M. Giovanna Merli, Professor in the Sanford School of Public Policy, has been awarded a five year P2C Center Grant funded by the Population Dynamics Branch of the Eunice Kennedy Shriver National Institute of Child Health and Human Development (NICHD), securing ongoing support for the Duke Population Research Center (DPRC). In the ten years since its first NICHD award in 2009, DPRC has grown into a vibrant, interdisciplinary research organization bringing together scientists from the social and behavioral sciences and the biological, health, and statistical sciences at Duke. The Center now has a network of population scientists whose interests encompass health and well-being over the life course and extend to primate species as well as humans, or who use social network analysis to model health, human development, and demographic outcomes.
As the Director of DPRC, Merli is joined by James Moody, Robert O. Keohane Professor of Sociology and DPRC Development Core Director, and Jerome Reiter, Professor of Statistical Science and Bass Fellow and Marcos Rangel, Associate Professor in the Sanford School of Public Policy (as of July 1, 2020), who share leadership for the Center’s Scientific Core.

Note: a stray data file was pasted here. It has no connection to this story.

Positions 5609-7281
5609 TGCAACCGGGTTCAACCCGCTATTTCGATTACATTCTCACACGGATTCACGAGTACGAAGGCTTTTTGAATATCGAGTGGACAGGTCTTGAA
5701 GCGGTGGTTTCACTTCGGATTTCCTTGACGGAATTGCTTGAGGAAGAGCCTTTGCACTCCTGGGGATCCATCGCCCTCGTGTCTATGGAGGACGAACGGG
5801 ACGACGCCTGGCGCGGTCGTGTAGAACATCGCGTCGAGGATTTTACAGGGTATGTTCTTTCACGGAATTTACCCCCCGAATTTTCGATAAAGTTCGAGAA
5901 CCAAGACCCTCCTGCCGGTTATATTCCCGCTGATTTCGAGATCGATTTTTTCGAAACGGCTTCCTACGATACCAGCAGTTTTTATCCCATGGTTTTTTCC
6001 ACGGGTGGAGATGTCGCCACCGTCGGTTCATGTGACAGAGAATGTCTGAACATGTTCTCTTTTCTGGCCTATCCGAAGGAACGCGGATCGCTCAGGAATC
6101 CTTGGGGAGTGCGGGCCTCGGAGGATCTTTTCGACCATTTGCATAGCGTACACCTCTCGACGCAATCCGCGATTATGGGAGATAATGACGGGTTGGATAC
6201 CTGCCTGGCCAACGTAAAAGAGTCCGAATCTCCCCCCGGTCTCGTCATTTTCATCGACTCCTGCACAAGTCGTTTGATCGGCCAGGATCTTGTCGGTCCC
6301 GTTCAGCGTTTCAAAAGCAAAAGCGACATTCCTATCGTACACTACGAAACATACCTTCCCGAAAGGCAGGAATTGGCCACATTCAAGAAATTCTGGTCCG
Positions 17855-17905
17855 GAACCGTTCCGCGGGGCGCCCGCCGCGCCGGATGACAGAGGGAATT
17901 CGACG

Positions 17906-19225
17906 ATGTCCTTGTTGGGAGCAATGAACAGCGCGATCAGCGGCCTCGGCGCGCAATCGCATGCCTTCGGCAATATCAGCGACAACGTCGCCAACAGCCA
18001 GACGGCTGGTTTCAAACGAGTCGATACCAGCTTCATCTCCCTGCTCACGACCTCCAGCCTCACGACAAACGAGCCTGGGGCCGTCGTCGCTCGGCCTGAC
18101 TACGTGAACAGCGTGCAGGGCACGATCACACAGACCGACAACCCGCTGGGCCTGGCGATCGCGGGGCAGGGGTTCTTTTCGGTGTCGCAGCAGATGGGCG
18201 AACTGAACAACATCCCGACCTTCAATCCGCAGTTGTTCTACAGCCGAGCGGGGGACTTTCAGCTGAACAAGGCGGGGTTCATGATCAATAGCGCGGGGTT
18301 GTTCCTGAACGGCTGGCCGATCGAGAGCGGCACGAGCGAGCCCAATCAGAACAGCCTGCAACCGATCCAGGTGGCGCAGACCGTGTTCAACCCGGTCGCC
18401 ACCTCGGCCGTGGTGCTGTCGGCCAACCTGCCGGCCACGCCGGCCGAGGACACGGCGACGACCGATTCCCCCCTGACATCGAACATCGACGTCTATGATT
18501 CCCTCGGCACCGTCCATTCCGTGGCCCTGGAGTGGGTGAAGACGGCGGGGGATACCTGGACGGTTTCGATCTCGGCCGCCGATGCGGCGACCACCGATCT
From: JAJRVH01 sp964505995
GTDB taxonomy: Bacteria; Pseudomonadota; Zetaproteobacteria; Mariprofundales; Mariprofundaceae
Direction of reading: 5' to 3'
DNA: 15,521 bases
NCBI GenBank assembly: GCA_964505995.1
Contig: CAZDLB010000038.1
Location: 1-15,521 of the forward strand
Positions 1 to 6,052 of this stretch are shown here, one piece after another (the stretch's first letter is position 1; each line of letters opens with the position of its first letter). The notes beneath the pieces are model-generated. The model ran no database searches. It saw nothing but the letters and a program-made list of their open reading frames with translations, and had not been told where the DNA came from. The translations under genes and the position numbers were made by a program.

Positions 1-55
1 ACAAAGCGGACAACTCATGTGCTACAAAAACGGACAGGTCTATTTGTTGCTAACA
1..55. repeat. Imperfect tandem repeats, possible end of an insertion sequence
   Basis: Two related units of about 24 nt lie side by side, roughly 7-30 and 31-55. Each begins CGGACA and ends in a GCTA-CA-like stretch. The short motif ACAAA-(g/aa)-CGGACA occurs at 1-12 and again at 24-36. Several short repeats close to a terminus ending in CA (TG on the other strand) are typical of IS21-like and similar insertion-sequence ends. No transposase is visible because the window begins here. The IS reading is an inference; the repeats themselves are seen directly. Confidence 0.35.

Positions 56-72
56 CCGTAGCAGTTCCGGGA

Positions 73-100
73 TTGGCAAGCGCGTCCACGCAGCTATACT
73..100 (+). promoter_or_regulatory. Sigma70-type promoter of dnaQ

The Center’s s impact is greatest in two primary research areas: (1) Foundations of Lifelong Health, furthering research in the study of early life biological, developmental and environmental (including social, economic, policy) processes responsible for lifelong health and wellbeing and (2) Interconnected Social Systems and Population Health, furthering research that leverages social connectivity to model demographic, developmental and health outcomes and to organize data collection.
In pursuit of these questions, DPRC facilitates and promotes (a) longitudinal data collections that follow cohorts from childhood and reach across generations; (b) innovative data collection that relies on social connectivity to recruit rare and hidden population samples or to map complete population networks; (c) the utilization of linked administrative data that lengthen, broaden and deepen the view of life course health and human development processes; and (d) the development of new tools and approaches for “big” population and health science.
Merli notes, “The success of our application is due to the brilliant, productive group of scholars that make up the membership of DPRC. Our very successful application was a collective effort.” Efforts are already underway though a new RFA for pilot projects related to the Center’s primary research areas. This call also includes rapid COVID-19 related pilots to respond flexibly and quickly to research needs related to the crisis and within the scope of the Center’s priority areas.